author={Chentao Yang, Yang Zhou, Stephanie Marcus, Giulio Formenti, Lucie A Bergeron, Zhenzhen Song, Xupeng Bi, Juraj Bergman, Marjolaine Marie C Rousselle, Chengran Zhou, Long Zhou, Yuan Deng, Miaoquan Fang, Duo Xie, Yuanzhen Zhu, Shangjin Tan, Jacquelyn Mountcastle, Bettina Haase, Jennifer Balacco, Jonathan Wood, William Chow, Arang Rhie, Martin Pippel, Margaret M Fabiszak, Sergey Koren, Olivier Fedrigo, Winrich A Freiwald, Kerstin Howe, Huanming Yang, Adam M Phillippy, Mikkel Heide Schierup, Erich D Jarvis, Guojie Zhang},
title={Evolutionary and biomedical insights from a marmoset diploid genome assembly.},
journal ={Nature},
volume={594},
issue ={7862},
pages={227--233},
year=2021
}

Carla A C Gonçalves, Michael Larsen, Sascha Jung, Johannes Stratmann, Akiko Nakamura, Marit Leuschner, Lena Hersemann, Rashmiparvathi Keshara, Signe Perlman, Lene Lundvall, Lea Langhoff Thuesen, Kristine Juul Hare, Ido Amit, Anne Jørgensen, Yung Hae Kim, Antonio Del Sol, Anne Grapin-Botton
A 3D system to model human pancreas development and its reference single-cell transcriptome atlas identify signaling pathways required for progenitor expansion.
Nat Commun, 12(1) Art. No. 3144 (2021)
Open Access PubMed Source   

Human organogenesis remains relatively unexplored for ethical and practical reasons. Here, we report the establishment of a single-cell transcriptome atlas of the human fetal pancreas between 7 and 10 post-conceptional weeks of development. To interrogate cell-cell interactions, we describe InterCom, an R-Package we developed for identifying receptor-ligand pairs and their downstream effects. We further report the establishment of a human pancreas culture system starting from fetal tissue or human pluripotent stem cells, enabling the long-term maintenance of pancreas progenitors in a minimal, defined medium in three-dimensions. Benchmarking the cells produced in 2-dimensions and those expanded in 3-dimensions to fetal tissue identifies that progenitors expanded in 3-dimensions are transcriptionally closer to the fetal pancreas. We further demonstrate the potential of this system as a screening platform and identify the importance of the EGF and FGF pathways controlling human pancreas progenitor expansion.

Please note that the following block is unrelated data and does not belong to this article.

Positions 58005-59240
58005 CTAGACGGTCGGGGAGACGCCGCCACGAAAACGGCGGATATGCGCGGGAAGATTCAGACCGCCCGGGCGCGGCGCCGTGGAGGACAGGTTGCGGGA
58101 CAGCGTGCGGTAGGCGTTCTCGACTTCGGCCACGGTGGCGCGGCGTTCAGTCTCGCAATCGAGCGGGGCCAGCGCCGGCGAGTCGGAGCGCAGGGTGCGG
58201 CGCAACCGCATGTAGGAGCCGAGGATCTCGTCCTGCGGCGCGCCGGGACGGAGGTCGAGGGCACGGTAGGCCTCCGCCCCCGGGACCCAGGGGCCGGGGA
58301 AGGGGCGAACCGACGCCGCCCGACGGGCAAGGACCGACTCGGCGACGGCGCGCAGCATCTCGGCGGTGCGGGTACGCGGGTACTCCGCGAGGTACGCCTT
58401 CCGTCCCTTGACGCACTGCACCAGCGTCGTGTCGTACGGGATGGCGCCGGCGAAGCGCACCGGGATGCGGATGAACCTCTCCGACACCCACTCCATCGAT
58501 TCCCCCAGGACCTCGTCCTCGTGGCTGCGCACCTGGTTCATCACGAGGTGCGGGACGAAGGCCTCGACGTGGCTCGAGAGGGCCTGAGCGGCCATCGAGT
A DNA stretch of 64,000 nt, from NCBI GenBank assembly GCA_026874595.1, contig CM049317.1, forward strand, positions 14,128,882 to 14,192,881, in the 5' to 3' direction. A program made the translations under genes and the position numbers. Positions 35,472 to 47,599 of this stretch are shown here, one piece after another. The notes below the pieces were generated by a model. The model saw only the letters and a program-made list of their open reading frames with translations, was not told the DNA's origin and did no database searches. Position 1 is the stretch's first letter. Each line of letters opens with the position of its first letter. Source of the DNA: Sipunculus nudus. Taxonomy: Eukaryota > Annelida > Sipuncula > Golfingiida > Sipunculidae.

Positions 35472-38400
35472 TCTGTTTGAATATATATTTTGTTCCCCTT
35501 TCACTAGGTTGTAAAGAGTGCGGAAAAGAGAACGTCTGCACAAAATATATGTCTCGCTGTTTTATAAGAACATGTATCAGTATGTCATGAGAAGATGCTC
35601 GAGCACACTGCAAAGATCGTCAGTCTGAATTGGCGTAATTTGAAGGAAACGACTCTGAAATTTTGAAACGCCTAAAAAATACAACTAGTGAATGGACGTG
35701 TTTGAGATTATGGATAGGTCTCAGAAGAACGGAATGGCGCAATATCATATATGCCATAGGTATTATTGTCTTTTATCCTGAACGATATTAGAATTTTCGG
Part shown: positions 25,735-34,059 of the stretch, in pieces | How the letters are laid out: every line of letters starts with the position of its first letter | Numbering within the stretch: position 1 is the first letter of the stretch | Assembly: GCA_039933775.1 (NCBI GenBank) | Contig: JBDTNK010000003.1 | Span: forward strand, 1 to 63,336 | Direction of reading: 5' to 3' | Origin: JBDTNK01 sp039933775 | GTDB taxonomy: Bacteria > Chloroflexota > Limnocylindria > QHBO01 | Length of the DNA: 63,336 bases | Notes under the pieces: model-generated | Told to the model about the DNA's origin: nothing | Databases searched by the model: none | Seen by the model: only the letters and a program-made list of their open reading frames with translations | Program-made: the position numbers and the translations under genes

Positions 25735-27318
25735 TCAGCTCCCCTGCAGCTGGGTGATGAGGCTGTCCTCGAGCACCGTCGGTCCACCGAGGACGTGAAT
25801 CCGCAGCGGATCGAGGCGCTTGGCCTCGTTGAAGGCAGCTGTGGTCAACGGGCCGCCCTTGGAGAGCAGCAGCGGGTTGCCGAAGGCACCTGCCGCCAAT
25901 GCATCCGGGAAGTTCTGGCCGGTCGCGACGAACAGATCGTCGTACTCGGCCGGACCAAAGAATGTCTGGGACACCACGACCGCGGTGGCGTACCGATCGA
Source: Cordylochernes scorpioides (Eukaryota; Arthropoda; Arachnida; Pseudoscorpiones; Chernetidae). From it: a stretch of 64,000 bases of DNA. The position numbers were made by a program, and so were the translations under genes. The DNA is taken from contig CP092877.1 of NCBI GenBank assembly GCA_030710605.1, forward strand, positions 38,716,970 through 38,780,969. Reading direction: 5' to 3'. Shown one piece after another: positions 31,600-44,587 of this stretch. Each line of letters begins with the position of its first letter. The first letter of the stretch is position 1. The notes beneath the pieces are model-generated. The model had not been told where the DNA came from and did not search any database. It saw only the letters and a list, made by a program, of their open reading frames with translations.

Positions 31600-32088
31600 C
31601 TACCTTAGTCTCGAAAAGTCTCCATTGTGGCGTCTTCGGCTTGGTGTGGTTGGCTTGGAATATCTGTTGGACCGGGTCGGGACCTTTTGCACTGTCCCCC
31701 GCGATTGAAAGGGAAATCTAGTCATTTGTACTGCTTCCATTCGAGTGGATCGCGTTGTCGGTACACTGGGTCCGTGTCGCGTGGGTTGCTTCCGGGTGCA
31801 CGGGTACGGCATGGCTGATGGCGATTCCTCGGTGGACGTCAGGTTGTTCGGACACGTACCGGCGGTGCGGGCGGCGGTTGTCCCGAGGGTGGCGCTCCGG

@article{Gonçalves8060,
author={Carla A C Gonçalves, Michael Larsen, Sascha Jung, Johannes Stratmann, Akiko Nakamura, Marit Leuschner, Lena Hersemann, Rashmiparvathi Keshara, Signe Perlman, Lene Lundvall, Lea Langhoff Thuesen, Kristine Juul Hare, Ido Amit, Anne Jørgensen, Yung Hae Kim, Antonio Del Sol, Anne Grapin-Botton},
title={A 3D system to model human pancreas development and its reference single-cell transcriptome atlas identify signaling pathways required for progenitor expansion.},
journal ={Nature communications},
volume={12},
issue ={1},
pages={null--null},
year=2021
}


✳︎ joined first author, # joined corresponding author